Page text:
Despite current market oversupply and uncertainty, the future of liquefied natural gas (LNG) remains strong. In fact, months after the outbreak of COVID-19, many buyers remain bullish on LNG demand, and some have even increased their expectations. Meanwhile, some trends—such as expected reliance on the spot and short-term market and growing preference for LNG-based contract pricing—appear to have accelerated.
These findings, among others, are the results of our 2020 LNG Buyers Survey (see sidebar, “About the survey”). Conducted in April, after the initial COVID-19 outbreak and the decline in oil prices, our survey assessed how buyer needs and attitudes have evolved over the past two years as well as how buyers view new developments such as emissions transparency. The survey also assessed whether the pandemic has had a significant impact on how market participants view the industry.
This article provides context on LNG demand and how buyer procurement priorities are evolving and offers guidance on how companies can prioritize business-development efforts. Specifically, our breakdown of six buyer clusters—by region, buyer type, and experience—can help companies navigate market uncertainty and adapt to changing procurement preferences.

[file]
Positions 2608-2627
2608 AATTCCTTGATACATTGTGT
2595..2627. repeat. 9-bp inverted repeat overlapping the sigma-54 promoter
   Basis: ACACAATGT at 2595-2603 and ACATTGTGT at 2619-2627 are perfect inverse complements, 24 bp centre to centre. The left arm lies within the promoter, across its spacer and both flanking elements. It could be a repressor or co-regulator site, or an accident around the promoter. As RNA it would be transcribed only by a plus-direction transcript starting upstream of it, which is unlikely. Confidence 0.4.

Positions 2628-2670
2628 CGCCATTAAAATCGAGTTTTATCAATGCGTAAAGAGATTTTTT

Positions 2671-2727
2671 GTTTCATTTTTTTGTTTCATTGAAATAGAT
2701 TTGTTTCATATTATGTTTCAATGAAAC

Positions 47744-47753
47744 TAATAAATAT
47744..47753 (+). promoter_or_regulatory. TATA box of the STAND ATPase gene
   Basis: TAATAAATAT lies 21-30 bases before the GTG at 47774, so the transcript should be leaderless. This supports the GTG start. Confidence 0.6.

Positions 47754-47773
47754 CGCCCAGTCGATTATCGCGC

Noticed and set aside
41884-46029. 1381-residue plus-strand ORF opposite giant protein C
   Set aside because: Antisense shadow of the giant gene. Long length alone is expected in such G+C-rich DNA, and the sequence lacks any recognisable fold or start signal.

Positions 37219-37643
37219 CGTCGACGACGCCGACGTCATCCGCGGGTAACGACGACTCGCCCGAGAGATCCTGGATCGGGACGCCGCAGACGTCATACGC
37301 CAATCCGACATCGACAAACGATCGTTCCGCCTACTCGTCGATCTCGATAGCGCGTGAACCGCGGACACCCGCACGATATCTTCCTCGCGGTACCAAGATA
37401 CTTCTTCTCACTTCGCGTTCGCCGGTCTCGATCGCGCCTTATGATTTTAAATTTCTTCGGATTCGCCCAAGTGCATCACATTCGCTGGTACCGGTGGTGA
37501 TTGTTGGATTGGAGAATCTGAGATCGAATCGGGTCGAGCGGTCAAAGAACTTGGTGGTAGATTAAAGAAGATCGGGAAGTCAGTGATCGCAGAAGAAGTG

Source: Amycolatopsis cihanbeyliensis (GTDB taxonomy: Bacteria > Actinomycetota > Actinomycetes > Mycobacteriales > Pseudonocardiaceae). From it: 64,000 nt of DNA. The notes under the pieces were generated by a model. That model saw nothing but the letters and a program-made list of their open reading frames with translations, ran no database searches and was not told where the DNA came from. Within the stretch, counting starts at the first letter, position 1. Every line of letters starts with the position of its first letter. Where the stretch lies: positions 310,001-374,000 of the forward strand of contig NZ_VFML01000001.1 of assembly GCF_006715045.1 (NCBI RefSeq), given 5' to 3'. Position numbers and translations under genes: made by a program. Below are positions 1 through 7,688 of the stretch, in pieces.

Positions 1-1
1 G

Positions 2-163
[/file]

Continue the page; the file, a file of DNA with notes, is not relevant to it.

COVID-19 has not shaken confidence in longer-term LNG demand
In the short term, buyers in all regions have reduced their expectations for LNG demand compared with those preceding the pandemic. Most markets saw reduced short-term industrial and, in some cases, gas-to-power demand due to COVID-19 shutdowns, though buyers remain confident in medium- and long-term demand (Exhibit 1).
The fundamentals for LNG demand growth—such as declining domestic production and growing electricity demand—remain unchanged in many key markets. Meanwhile, low prices enable additional LNG penetration. For example, a majority of buyers in all regions of Asia have increased their demand expectations, with Chinese and South Asian buyers expressing the most confidence.
In the event of sustained low prices over the next three years, 90 percent of buyers anticipate a positive market response, particularly in the power sector as gas displaces other fuels, such as coal (Exhibit 2). Again, Asian buyers are the most bullish. In fact, 60 percent of Chinese buyers expect the demand upside to increase by 11 to 20 percent, while 60 percent of South Asian buyers expect demand to increase by more than 20 percent.